The small native Persimmons are great for baking, you can use the pulp in place of ripe bananas. I have been making this Persimmon Cookie recipe for about 15 years now and I look forward to making it every fall.


The best way to separate the pulp from the seeds and skins is with a food mill, if you don’t have one, it is best to use a mesh strainer and the back of a wooden spoon, this is quite labor intensive, but you only need 1 cup of pulp for the cookie recipe. About 20 ounces of wild persimmons should give you enough pulp to fill one cup. If you don’t find enough wild persimmons in a couple of days to make the cookies, you can just freeze the ones you find and keep adding to the frozen ones until you have enough. If you want to make this recipe with cultivated persimmons, you need about 3 very soft fruits.


Persimmon Cookies


1 cup persimmon puree

1 cup sugar

1/2 cup room temperature butter

1 teaspoon baking soda

1 egg

2 cups flour

1/2 teaspoon each of cinnamon, salt, cloves, nutmeg, and allspice

1 1/2 cup of raisins

1 1/2 cup of pecan pieces (walnuts are also great)



Set 1 stick of butter out to come to room temperature

Produce 1 cup of persimmon puree one way or another

Preheat oven to 375°F

Prepare a cookie sheet by either greasing, with a sheet of parchment paper, or with a silicone mat

Put the persimmon puree, the sugar, the butter and the baking soda in a dough bowl and beat with a mixer until creamy


Add the egg, the flour, sifted spices and mix until incorporated

Incorporate the raisins and nuts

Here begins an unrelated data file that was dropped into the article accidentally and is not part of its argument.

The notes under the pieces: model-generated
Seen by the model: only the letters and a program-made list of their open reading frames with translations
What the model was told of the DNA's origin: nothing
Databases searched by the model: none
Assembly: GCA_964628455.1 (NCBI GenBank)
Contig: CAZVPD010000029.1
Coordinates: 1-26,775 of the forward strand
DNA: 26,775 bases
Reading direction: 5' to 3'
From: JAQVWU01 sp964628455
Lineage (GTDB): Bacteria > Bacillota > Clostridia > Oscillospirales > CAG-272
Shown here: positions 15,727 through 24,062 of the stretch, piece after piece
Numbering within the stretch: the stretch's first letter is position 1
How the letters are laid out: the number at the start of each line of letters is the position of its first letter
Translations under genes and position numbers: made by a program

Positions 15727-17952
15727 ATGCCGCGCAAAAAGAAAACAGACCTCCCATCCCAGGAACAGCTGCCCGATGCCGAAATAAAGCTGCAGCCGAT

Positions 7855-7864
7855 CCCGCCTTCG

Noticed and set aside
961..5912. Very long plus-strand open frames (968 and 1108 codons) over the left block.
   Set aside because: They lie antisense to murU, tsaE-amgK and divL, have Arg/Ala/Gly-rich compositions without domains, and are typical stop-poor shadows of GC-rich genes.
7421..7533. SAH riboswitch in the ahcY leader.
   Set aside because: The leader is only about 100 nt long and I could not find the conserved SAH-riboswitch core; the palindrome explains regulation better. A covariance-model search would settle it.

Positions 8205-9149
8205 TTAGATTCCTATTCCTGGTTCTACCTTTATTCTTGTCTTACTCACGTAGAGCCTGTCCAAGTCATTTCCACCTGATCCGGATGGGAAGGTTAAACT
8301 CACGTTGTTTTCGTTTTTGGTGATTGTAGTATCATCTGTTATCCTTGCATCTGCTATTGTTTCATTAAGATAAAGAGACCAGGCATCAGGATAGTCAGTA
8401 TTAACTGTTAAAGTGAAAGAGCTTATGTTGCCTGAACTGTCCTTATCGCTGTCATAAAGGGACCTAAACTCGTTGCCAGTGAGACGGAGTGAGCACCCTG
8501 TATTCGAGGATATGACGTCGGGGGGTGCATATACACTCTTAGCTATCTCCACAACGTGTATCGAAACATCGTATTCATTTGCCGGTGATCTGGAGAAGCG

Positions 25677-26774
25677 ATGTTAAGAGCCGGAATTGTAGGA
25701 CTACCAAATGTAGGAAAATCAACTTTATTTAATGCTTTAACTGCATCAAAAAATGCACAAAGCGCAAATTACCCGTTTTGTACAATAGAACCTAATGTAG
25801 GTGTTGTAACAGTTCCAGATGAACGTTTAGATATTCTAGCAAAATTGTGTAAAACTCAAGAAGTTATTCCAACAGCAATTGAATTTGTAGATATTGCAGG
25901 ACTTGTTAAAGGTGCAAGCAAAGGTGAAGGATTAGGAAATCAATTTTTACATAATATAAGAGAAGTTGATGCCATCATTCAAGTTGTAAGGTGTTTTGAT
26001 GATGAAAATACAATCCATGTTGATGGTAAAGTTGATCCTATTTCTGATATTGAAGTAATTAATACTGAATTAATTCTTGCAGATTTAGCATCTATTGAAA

Drop by the spoonfuls onto the baking sheet and shape the cookies a little with a wet spoon, since they don’t run when baked.  I push them down a little, so they are not so tall

Bake at 375°F for 12 to 15 minutes until golden brown


They are best when they are fresh, if they make it to a few days old, they are better if reheated in the toaster oven. They are a little bit like muffins in their consistency.



Of course, we are not the only ones who enjoy the persimmon fruit

Audubons Opossom

My friend Tim Anderson sent me a note after reading this post:


My father C.H. Anderson was a Chief Purser aboard Pan American World Airways from the Flying Boat era through to the Boeing 747. He was very adept at languages and flew on very many flights to the PI, Nippon, Hong Kong, Saigon etc. especially the R&R flights of soldiers, Marines, and Navy from Tan Son Nhut Air Base to Bangkok and Hong Kong.
He was very fond of eating local foods where ever he went; he loved Vietnamese Persimmons and tried to bring one home for my mother but the inspectors at LAX wouldn’t let him bring the fruit into the country (in fact they trashed his persimmon).
Not one to be stymied by officials, on his next flight to Viet Nam he ate a persimmon swallowing the seed as well just before departure from Tan Son Nhut.
Arriving home in California he instructed me to “Cut a piece of Hardware Cloth (aka wire mesh) to fit in the toilet bowl and draw a bucket of hot water”. I followed his instructions and he went in to evacuate his bowels. Soon we could hear him pouring the hot water into the toilet bowl and his exclamation of discovery when the seed appeared in the hardware cloth.
Then he told my brother Matthew to dig a hole in the front yard and prepare for planting.
As my father carried the seed out and planted it he told us that “persimmon seeds must pass through the intestines of a mammal in order to sprout, that across the southern U.S. where ever you see a persimmon growing a possum has shit there”.
Well, the seed sprouted and grew into a beautiful tree, bountiful with fruit that we all enjoyed. My mother, Anita Swan Kramer Anderson, made wonderful jams, cakes etc. for us.

When Saigon fell 8 years later on April 30, 1975, many Vietnamese refugees resettled into Westminster, California bringing their traditions and culture to share with us.
When our tree was loaded with fruit, we would be visited by sweet little old Vietnamese ladies asking for fruit from our tree! Our mother taught us to share, so we did.
Years later, after our parents had passed, I put the house on the market and that persimmon tree sealed the deal with the Viet-American woman who bought the place.